Despite all the lofty talk indulged in by its founder and other project officials, the project has hit one hurdle after another since its inception, in large part due to its rather other-worldly goals.
From being a $US100 laptop, it became a $US188 gadget; from anticipating bulk sales, it has now hit a trough; from being lawsuit-free it faces a somewhat frivolous patent infringement claim from Nigeria; and from being best pals with Intel it has now become something less than a close bedfellow.
Senor Negroponte's way of resolving all the problems was to go in for a restructure - and this, apparently, did not sit well with Krstic.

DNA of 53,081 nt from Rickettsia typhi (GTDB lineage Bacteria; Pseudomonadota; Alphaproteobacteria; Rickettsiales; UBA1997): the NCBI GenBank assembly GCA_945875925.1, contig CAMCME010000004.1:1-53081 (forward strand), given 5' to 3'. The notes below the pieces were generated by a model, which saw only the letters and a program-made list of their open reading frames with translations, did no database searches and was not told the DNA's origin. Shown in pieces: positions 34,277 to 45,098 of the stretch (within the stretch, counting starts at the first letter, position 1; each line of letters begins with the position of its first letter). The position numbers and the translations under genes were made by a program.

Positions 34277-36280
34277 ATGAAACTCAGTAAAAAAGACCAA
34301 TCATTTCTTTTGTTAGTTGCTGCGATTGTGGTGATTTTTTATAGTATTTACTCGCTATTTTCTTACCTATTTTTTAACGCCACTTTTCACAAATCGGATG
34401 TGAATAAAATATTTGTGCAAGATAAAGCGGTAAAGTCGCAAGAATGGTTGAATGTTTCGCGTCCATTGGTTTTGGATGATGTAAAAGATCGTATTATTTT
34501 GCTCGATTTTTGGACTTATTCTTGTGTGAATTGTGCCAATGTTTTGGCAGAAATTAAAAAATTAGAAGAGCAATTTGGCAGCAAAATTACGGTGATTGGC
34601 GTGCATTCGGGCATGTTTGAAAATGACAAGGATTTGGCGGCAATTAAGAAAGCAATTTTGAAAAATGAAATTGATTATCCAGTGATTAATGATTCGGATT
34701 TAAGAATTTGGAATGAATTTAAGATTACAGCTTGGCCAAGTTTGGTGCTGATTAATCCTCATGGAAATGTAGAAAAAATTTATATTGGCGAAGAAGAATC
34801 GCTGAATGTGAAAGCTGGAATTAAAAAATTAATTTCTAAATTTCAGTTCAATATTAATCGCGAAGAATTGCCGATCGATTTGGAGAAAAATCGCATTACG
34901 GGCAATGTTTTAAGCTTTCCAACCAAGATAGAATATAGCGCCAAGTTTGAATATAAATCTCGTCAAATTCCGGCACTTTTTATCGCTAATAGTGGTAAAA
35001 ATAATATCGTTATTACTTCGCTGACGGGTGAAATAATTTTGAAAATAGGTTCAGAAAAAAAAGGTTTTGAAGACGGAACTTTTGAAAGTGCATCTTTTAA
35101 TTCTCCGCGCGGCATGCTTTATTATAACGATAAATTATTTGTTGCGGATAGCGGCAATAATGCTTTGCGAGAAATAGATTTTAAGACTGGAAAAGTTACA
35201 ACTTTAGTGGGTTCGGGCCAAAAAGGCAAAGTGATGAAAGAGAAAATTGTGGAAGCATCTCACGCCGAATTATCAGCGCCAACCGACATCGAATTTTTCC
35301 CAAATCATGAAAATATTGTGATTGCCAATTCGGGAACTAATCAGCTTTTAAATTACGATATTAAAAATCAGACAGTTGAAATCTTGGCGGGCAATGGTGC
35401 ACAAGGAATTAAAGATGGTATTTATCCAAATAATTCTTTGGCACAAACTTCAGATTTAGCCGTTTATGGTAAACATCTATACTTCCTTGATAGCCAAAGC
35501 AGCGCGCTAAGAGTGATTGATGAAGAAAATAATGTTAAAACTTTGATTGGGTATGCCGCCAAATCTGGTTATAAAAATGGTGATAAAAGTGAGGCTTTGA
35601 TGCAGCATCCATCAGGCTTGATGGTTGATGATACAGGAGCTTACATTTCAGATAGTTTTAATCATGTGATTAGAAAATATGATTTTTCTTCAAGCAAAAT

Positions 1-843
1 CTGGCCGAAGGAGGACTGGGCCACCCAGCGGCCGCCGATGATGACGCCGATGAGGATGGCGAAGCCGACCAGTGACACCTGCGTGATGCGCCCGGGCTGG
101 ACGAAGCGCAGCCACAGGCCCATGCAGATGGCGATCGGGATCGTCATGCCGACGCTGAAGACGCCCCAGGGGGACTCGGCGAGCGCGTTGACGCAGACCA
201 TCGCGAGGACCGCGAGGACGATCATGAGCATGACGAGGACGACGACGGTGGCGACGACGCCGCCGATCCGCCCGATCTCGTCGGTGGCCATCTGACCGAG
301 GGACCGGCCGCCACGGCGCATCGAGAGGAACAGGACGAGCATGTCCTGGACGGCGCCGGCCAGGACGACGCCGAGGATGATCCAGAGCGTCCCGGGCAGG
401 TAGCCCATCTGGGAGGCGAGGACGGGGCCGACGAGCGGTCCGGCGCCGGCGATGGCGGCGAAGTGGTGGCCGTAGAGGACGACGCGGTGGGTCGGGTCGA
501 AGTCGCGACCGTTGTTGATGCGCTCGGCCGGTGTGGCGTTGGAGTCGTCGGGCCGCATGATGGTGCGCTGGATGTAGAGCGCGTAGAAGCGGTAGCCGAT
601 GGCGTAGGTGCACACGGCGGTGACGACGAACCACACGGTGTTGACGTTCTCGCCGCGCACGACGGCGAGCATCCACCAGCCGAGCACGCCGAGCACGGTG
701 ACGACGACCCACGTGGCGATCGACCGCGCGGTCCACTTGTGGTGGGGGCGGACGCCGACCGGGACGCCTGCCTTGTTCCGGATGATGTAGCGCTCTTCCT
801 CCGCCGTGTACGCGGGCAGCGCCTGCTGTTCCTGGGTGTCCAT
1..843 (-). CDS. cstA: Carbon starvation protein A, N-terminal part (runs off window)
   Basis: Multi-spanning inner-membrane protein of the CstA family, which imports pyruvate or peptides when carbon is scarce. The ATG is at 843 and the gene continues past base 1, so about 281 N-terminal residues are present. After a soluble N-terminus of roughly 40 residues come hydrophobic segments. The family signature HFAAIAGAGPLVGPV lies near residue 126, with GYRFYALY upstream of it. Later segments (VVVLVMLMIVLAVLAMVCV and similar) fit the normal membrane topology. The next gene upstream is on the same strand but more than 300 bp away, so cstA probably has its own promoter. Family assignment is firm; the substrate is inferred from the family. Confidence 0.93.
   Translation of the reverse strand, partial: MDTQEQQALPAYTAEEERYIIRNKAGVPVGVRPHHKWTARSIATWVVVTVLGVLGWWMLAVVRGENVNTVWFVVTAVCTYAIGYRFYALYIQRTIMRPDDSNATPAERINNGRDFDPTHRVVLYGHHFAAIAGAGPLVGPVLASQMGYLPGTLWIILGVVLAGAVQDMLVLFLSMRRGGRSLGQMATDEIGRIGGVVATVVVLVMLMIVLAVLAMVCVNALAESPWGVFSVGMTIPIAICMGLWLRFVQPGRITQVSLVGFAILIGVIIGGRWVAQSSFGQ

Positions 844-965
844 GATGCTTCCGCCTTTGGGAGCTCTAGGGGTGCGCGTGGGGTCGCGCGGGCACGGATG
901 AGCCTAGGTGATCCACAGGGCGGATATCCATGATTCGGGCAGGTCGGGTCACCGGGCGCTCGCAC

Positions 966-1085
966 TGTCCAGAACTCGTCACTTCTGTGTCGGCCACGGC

His departure is certainly the most grievous body blow which the project has suffered; not even the departure of its former chief executive Mary Lou Jepsen can top this.
In an entry in his personal blog on March 18, Krstic wrote: "Not long ago, OLPC undertook a drastic internal restructuring coupled with what, despite official claims to the contrary, is a radical change in its goals and vision from those that were shared with me when I was invited to join the project.
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A professional journalist with decades of experience, Sam for nine years used DOS and then Windows, which led him to start experimenting with GNU/Linux in 1998. Since then he has written widely about the use of both free and open source software, and the people behind the code. His personal blog is titled Irregular Expression.